Customers enjoy the last pizzas being severed at Cesare’s of New York Pizzeria on Thursday. Silvana Bastone and her family have been baking pizza’s for 38 years starting with her father, Cesare.
  11. USF professor says nanotechnology holds key to curing cancer

    Research

    TAMPA — About a dozen researchers are splitting fibers in pursuit of a cure for cancer in a third floor research lab on the edge of the University of South Florida campus.

    Every few weeks, they divide the fibers, made from crustaceans, which are the size of a human hair, into millionths.

    You can't see these nanofibers or other nanoparticles made in the lab without a high-powered microscope, but they are the seeds of innovations that Shyam Mohapatra says will change our lives....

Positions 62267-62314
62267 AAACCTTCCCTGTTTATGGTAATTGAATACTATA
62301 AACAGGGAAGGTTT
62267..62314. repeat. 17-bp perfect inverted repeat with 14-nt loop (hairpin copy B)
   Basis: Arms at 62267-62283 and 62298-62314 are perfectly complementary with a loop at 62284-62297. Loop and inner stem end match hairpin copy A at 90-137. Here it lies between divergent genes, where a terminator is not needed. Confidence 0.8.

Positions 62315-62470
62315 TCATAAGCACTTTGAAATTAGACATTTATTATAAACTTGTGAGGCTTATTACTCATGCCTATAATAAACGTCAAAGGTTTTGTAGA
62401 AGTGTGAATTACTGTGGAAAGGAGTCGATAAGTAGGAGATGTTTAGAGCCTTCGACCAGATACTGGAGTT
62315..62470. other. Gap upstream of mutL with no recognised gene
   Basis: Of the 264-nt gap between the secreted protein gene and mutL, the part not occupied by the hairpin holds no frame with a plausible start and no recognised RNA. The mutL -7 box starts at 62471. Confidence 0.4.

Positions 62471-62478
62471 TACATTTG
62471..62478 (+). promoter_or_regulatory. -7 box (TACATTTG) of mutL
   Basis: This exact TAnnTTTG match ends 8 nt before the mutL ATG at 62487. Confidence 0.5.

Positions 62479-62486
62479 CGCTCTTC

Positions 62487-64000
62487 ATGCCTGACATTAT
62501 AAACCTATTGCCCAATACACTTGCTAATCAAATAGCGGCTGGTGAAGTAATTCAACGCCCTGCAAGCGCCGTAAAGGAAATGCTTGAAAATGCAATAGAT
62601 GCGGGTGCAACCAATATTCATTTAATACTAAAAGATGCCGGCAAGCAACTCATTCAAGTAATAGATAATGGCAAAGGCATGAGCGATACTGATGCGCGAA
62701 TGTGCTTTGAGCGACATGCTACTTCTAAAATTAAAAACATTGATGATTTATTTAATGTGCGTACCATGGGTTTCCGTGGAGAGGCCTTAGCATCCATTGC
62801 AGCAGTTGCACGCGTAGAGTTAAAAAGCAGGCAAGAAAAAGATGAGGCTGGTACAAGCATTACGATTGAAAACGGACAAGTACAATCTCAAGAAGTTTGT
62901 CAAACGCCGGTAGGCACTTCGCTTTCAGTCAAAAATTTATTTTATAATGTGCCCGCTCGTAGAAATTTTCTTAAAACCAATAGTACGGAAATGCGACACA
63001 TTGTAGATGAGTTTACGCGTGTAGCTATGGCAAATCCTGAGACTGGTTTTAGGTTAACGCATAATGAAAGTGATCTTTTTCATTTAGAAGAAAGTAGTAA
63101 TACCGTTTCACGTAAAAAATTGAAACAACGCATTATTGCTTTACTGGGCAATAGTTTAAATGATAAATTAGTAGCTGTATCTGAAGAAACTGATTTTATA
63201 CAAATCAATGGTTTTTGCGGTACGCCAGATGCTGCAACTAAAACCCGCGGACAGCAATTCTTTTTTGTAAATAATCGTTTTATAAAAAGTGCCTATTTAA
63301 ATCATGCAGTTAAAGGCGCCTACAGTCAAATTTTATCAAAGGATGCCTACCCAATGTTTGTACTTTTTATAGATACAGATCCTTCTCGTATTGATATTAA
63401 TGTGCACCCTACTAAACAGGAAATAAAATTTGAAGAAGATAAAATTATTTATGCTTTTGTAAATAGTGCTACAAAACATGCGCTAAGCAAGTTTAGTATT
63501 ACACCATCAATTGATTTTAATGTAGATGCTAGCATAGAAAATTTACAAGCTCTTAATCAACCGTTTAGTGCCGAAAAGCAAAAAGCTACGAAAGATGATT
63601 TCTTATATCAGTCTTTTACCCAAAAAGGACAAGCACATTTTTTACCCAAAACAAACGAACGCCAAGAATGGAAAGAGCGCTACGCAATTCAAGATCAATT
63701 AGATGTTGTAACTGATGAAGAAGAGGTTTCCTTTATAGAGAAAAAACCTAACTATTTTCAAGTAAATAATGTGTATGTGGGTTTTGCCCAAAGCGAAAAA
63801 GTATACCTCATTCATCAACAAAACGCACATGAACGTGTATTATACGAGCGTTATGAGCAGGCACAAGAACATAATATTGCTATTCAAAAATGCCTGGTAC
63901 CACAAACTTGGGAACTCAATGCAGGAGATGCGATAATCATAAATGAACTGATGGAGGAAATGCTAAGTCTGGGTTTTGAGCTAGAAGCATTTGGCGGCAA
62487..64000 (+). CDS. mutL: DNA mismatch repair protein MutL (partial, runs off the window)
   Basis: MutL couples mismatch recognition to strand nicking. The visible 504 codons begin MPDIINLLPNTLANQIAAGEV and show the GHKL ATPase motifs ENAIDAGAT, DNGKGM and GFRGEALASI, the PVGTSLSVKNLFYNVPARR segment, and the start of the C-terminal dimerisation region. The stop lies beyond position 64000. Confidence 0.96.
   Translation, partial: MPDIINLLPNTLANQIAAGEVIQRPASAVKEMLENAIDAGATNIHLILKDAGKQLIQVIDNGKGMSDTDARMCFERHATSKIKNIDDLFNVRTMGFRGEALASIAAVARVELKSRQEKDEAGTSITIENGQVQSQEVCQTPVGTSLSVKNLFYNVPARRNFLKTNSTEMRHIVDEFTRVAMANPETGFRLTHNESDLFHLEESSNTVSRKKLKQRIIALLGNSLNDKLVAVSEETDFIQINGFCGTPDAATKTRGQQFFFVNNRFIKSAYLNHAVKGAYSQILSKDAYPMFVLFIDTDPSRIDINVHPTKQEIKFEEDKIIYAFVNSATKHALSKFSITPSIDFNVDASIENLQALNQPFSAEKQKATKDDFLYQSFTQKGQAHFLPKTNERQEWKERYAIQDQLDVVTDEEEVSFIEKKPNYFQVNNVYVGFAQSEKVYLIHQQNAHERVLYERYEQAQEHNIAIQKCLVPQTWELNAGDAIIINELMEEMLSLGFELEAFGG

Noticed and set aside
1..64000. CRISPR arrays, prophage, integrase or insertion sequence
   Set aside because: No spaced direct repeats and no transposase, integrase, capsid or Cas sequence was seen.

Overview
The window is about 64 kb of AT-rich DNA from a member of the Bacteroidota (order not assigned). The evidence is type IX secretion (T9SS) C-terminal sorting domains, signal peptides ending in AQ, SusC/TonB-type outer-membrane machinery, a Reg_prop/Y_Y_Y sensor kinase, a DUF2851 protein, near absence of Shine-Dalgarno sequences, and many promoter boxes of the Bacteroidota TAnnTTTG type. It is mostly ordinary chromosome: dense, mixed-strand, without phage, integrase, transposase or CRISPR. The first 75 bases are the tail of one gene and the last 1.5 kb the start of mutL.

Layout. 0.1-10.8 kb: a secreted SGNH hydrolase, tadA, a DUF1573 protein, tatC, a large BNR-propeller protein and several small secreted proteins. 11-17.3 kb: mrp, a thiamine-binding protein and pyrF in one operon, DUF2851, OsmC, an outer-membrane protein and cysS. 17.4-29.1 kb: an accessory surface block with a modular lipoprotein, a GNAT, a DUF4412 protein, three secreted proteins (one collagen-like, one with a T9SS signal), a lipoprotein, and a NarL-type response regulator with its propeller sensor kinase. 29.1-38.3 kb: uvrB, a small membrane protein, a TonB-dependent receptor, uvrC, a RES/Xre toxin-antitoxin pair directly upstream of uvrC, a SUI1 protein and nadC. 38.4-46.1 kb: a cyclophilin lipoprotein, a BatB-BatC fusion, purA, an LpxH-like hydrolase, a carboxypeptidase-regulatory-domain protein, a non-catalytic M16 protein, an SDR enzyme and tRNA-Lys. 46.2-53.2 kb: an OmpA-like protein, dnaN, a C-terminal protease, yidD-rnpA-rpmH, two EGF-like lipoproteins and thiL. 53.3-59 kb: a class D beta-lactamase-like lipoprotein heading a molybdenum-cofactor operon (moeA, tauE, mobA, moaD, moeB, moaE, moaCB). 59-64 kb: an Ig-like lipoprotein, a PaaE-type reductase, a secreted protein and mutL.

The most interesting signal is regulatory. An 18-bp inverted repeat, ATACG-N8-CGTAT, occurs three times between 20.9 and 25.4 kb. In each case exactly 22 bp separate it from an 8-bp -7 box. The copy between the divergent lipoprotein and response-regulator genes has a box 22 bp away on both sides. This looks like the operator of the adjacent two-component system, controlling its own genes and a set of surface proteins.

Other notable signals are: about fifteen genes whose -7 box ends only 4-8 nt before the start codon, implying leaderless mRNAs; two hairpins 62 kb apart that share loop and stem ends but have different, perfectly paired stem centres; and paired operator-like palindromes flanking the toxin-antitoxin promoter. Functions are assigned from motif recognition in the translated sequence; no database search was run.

Shyam Mohapatra, a USF Health professor and researcher, says 
a serendipitous gift steered him into biomedical nanotechnology.
  12. Four-year-old Tampa boy dies in busy roadway; police seeking SUV they say hit him (with video)

    Crime

    TAMPA — A 4-year-old boy died early Monday in what police initially described as an incident in which he either fell or was pushed from a moving SUV on a busy roadway.

    But police were questioning that narrative late Monday after reviewing surveillance video they have obtained. They are now saying it's possible he wandered into traffic and was the victim of a hit-and-run collision.

    Investigators don't know or aren't saying how Marterrance Albury ended up in the road, or whether they have ruled out the possibility that he indeed fell from inside the SUV that ultimately ran over his body with its back tire....

    Marterrance Albury died early Monday after being run over by an SUV on Sunday.
  13. Three more buildings now open in Encore

    Real Estate

    TAMPA — Music resonates from a low-lying plot of land on the fringe of downtown, once known as the Scrub.